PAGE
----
Sentiment Has Reset:  There is an argument to be made that consensus has become too bearish on the immediate-term TRADE but we believe that mistakes on MCD’s part, yet to be acknowledged by management, will continue to hamper same-restaurant sales growth in the important US market.





Compares Will Begin To Ease Post-1Q13:  Several weeks ago, we were eyeing this thesis as a potential reason to get long MCD in late FY12/early FY13.   We have come to the conclusion that there are self-inflicted wounds impacting McDonald’s sales performance that management has not yet owned up to.  The aggressive move to value has not been effective and we do not believe it will be effective next year, despite easing compares.  Stiffer competition in the QSR segment in the US makes forecasting FY13 comps difficult.  For instance, yesterday at the YUM Analyst Day, we learned that Taco Bell is increasing its target rating points (TRPs) by 44% year-over-year as it transitions to an exclusively nation-wide marketing strategy (no regional advertising).



Reasons to Look Elsewhere:


MCD Not the Restaurant Cockroach: We read an interesting paper recently on the long-term resilience of “cockroach” portfolios that yield stable returns through economic cycles.  There is a perception that MCD is the “safety trade” in restaurants.   We would argue, from an operating income perspective, that YUM is more attractive in this regard given its geographical diversification and best-in-class growth profile.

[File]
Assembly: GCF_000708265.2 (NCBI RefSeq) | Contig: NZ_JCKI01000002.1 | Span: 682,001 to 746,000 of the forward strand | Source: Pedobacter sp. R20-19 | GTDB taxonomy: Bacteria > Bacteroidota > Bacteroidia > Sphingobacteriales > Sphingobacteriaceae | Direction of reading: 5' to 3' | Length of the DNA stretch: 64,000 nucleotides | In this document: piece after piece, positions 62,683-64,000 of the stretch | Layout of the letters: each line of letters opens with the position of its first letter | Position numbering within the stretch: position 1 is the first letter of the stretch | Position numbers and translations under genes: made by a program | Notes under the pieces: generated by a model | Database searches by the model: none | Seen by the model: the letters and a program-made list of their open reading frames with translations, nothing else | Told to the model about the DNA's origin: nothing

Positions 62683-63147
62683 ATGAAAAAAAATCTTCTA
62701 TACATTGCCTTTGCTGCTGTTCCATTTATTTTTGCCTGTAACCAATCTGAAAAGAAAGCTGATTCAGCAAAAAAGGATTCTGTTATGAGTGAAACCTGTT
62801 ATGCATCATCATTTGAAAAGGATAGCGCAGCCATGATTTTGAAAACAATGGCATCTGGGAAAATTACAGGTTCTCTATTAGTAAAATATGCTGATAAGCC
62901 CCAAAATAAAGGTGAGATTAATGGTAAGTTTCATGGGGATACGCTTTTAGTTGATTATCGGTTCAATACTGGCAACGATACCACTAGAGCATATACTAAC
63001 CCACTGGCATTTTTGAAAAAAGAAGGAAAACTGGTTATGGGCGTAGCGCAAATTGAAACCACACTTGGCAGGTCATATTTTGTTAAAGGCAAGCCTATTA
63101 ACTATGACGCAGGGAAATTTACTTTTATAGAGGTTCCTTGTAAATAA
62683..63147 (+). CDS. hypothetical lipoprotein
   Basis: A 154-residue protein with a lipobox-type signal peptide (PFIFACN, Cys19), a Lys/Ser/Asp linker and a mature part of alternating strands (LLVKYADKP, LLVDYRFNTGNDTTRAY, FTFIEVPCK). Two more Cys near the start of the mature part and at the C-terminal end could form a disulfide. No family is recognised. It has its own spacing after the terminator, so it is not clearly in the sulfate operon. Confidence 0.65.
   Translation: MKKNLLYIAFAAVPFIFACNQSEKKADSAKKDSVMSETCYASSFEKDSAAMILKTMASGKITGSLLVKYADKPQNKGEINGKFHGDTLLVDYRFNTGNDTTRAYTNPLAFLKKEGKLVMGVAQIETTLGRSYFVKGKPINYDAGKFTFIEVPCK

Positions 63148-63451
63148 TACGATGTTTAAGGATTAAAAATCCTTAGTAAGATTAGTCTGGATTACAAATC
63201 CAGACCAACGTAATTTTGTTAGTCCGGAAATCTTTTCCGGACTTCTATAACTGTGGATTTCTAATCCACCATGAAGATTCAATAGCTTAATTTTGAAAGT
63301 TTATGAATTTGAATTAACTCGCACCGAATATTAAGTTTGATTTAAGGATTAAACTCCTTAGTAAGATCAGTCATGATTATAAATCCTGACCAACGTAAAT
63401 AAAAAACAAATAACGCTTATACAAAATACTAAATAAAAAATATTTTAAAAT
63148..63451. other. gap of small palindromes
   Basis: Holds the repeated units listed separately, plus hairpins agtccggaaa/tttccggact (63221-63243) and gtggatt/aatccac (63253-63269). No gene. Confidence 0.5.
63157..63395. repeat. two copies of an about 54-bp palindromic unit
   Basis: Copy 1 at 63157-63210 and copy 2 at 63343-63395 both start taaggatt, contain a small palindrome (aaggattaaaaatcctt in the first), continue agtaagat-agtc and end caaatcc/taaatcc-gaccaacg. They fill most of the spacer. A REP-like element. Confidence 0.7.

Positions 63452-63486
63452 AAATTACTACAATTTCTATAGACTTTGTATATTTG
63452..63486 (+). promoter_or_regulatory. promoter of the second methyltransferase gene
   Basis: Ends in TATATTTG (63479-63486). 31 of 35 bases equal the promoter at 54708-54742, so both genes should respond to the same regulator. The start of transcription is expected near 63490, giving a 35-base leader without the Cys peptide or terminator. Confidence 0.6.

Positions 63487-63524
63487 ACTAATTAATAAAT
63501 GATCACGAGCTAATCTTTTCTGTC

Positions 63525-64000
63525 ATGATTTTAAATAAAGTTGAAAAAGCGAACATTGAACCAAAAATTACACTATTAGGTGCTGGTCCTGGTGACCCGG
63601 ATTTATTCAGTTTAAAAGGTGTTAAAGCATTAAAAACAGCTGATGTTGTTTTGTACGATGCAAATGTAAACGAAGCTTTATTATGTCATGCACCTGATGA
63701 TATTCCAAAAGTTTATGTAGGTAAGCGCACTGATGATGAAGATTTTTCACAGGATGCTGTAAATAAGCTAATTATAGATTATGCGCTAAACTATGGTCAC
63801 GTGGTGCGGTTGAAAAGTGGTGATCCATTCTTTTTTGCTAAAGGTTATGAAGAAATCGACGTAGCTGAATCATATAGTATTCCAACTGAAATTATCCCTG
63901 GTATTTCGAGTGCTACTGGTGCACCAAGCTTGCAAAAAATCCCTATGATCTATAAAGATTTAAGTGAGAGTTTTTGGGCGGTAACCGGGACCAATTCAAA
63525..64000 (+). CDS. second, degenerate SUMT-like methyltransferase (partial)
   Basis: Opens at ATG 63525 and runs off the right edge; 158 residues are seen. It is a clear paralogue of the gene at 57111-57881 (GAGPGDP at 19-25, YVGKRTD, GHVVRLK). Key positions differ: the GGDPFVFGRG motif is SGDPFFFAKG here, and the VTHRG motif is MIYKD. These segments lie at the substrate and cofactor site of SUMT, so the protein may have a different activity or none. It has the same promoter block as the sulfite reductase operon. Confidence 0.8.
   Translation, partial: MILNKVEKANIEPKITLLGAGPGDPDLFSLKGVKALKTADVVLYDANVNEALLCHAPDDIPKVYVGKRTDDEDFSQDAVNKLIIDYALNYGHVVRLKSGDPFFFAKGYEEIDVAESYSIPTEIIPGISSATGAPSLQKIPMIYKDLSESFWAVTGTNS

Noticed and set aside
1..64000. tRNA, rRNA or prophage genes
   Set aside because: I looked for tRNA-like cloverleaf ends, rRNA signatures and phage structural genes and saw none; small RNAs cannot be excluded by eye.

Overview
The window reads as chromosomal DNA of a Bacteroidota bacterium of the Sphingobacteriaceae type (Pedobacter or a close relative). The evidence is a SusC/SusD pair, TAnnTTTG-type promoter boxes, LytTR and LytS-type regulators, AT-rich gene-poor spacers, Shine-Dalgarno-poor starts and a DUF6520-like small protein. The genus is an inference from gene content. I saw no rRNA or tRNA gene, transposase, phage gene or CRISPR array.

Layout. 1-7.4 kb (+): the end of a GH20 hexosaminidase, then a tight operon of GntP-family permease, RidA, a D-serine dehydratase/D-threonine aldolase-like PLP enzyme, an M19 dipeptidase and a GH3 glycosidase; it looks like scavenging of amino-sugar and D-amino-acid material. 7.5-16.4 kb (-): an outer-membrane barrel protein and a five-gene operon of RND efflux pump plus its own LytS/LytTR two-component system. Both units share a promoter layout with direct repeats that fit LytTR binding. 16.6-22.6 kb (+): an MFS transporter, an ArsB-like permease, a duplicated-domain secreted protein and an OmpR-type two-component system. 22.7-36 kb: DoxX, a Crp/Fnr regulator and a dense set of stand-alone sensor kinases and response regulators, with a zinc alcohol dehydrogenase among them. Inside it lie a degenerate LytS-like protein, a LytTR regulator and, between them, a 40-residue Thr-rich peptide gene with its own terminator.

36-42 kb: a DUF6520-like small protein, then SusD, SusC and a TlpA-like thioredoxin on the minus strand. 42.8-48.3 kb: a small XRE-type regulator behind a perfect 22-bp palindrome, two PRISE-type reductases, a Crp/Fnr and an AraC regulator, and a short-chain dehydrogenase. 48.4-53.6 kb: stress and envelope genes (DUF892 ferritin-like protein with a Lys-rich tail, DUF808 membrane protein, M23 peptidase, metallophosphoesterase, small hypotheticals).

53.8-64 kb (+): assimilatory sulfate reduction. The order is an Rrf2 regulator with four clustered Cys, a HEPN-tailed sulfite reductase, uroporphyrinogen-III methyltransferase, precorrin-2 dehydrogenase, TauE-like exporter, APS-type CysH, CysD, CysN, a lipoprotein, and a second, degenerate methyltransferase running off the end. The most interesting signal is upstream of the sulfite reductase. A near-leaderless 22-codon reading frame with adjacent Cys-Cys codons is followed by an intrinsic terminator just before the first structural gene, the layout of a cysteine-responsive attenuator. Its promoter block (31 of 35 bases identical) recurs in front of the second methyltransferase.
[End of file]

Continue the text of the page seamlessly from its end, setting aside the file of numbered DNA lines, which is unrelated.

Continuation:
MCD BOTTOMING PROCESS - yum mcd sbux opinc



Valuation Is Not A Catalyst:  Valuation is being cited as one reason to get long MCD but, on the contrary, we would argue that it remains a reason to look elsewhere.  The Street is valuing the stock at 15.3x FY13 EPS and, while this is not a rich multiple historically, we would take issue with the Street’s earnings estimate.  Our FY13 EPS estimate of $5.29 implies a much less attractive multiple of 16.8x.  Ultimately,



MCD November Sales Preview


McDonald’s reports November sales on Monday morning before the market open.  Consensus is calling for a sequential acceleration in two-year average trends in November. 


Below we go through what we would view as good, bad, or neutral comparable restaurant sales numbers for McDonald’s three regions in November.  For comparison purposes, we have adjusted for historical calendar and trading day impacts (but not weather).


Compared to November 2011, November 2012 had one additional Thursday, one additional Friday, one less Tuesday, and one less Wednesday.  We expect this to have a modestly positive impact on the headline numbers for November although some negative impact will be felt in the U.S. from Sandy.